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From the Collection: “The R.N.C. Staff Notation Teacher”

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I had stumbled upon this nifty little book a few weeks ago, and thought it deserved a profile. The first thing that drew me to it was its size. Compared to most of the braille books in our music collection it is tiny: only measuring 5.5 by 7 inches! What possibly could this tiny book contain?

A photo of the RNC Staff Notation Teacher. With a normal sized braille book for comparison.
A photo of the RNC Staff Notation Teacher. With a normal sized braille book for comparison.

Well…according to its foreword:

“The staff notation teacher is a simple system, by means of which, it is hoped that the blind musician will be helped in his task of teaching sighted pupils.”

It’s a pocket-sized book intended for blind music teachers to teach sighted students basic musical notation. This book was written and devised by J. Eric Hunt, who was then the director of music at the Royal Normal College for the Blind (now the Royal National College for the Blind) in Hereford, Great Britain. He also wrote and arranged choir music.

A second interesting feature of this miniature book is the flash cards. These cards contain print notation on them for the sighted student, with braille guide numbers for the teacher. This corresponds to a section in the book that shows in music braille what is written in print.

A photo of the pocket that holds the flash cards.
A photo of the pocket that holds the flash cards.

This book displays musical notation beginning with middle C on the grand staff all the way up to more complex musical notation. The foreword states that the last section “contains a few signs, which, though not needed at the outset, will appear before the pupil has traveled very far—slurs, tie, staccato, some ornaments, and the pedal-sign.” It is generally intended for piano teachers. However students of all instruments will be able to learn the basics of music with this system.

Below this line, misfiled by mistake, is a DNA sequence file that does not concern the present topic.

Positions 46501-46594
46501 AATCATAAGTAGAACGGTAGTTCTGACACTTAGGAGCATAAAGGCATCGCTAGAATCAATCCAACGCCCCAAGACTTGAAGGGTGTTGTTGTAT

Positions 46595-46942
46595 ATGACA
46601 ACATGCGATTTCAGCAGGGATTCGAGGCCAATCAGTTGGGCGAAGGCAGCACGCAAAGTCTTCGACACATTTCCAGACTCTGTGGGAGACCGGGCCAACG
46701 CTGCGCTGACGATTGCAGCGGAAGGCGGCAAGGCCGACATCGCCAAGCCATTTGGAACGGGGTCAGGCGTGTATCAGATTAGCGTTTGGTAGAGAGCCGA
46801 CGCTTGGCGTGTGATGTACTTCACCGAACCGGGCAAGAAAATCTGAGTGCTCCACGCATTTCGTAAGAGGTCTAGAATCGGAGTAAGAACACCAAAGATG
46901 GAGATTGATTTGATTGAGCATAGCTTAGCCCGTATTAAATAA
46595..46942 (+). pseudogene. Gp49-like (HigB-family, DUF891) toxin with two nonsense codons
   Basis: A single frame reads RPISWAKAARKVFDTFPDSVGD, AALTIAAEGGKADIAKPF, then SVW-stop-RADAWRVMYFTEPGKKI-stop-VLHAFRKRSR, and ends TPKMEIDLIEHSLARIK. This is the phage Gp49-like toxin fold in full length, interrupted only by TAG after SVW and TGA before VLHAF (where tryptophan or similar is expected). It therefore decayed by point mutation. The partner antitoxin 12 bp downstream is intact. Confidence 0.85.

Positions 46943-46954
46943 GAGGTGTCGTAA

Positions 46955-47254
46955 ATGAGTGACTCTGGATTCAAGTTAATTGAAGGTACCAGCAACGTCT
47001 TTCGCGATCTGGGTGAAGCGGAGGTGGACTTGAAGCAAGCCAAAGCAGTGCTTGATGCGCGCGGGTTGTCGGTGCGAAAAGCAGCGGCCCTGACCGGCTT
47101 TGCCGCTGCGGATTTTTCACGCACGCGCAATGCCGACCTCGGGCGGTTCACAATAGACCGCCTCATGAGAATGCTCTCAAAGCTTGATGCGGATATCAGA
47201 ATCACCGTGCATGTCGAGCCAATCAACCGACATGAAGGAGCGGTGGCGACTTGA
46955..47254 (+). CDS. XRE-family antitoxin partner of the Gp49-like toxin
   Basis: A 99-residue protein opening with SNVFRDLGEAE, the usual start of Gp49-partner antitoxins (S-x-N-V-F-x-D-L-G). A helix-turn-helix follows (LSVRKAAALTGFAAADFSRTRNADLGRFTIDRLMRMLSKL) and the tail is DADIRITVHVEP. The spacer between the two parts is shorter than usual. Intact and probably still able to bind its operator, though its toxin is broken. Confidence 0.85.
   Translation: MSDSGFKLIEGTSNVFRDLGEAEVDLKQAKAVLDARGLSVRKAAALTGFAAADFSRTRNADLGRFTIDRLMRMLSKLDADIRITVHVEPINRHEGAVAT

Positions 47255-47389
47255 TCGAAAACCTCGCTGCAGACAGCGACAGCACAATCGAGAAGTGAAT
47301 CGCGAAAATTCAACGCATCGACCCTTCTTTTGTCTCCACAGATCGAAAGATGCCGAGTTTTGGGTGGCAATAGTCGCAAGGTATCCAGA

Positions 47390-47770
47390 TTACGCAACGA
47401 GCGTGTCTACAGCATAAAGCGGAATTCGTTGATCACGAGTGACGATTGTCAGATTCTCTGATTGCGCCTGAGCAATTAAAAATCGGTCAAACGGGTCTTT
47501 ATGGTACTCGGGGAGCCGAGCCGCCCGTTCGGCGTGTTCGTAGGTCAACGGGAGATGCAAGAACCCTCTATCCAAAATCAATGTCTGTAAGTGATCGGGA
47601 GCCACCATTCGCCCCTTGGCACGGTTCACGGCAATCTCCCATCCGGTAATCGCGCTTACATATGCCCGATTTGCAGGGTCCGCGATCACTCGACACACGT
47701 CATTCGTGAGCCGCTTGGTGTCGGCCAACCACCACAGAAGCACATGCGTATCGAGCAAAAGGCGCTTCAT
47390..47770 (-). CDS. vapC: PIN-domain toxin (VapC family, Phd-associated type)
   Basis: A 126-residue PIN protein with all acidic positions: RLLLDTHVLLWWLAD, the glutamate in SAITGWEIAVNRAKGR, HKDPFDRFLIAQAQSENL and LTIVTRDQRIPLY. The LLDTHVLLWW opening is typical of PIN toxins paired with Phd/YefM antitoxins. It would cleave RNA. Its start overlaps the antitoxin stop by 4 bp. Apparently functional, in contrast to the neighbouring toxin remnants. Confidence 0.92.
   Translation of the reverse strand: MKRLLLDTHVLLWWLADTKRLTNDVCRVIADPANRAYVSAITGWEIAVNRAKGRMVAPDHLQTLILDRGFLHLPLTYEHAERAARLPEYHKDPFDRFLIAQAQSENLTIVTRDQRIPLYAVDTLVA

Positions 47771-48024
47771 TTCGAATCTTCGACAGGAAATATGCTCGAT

A photo of the back and front of two different flash cards. The one on the left shows the back with braille. The one on the right shows print music notation.
A photo of the back and front of two different flash cards. The one on the left shows the back with braille. The one on the right shows print music notation.

The interesting predicament now is how do we go about digitally preserving this item? We have a way to digitize the braille (which you can read more about here). But what are some ways we can preserve the flash cards? They pose multiple challenges due to their unique size and construction, and the fact that they technically are two media: braille and print. If you have some good suggestions, let us know!

We intend to explore this question, and many more like it, as we forge ahead with digitizing our collection.

If you’re interested in borrowing the R.N.C Staff Notation Teacher (BRM09583), please get in contact with us!

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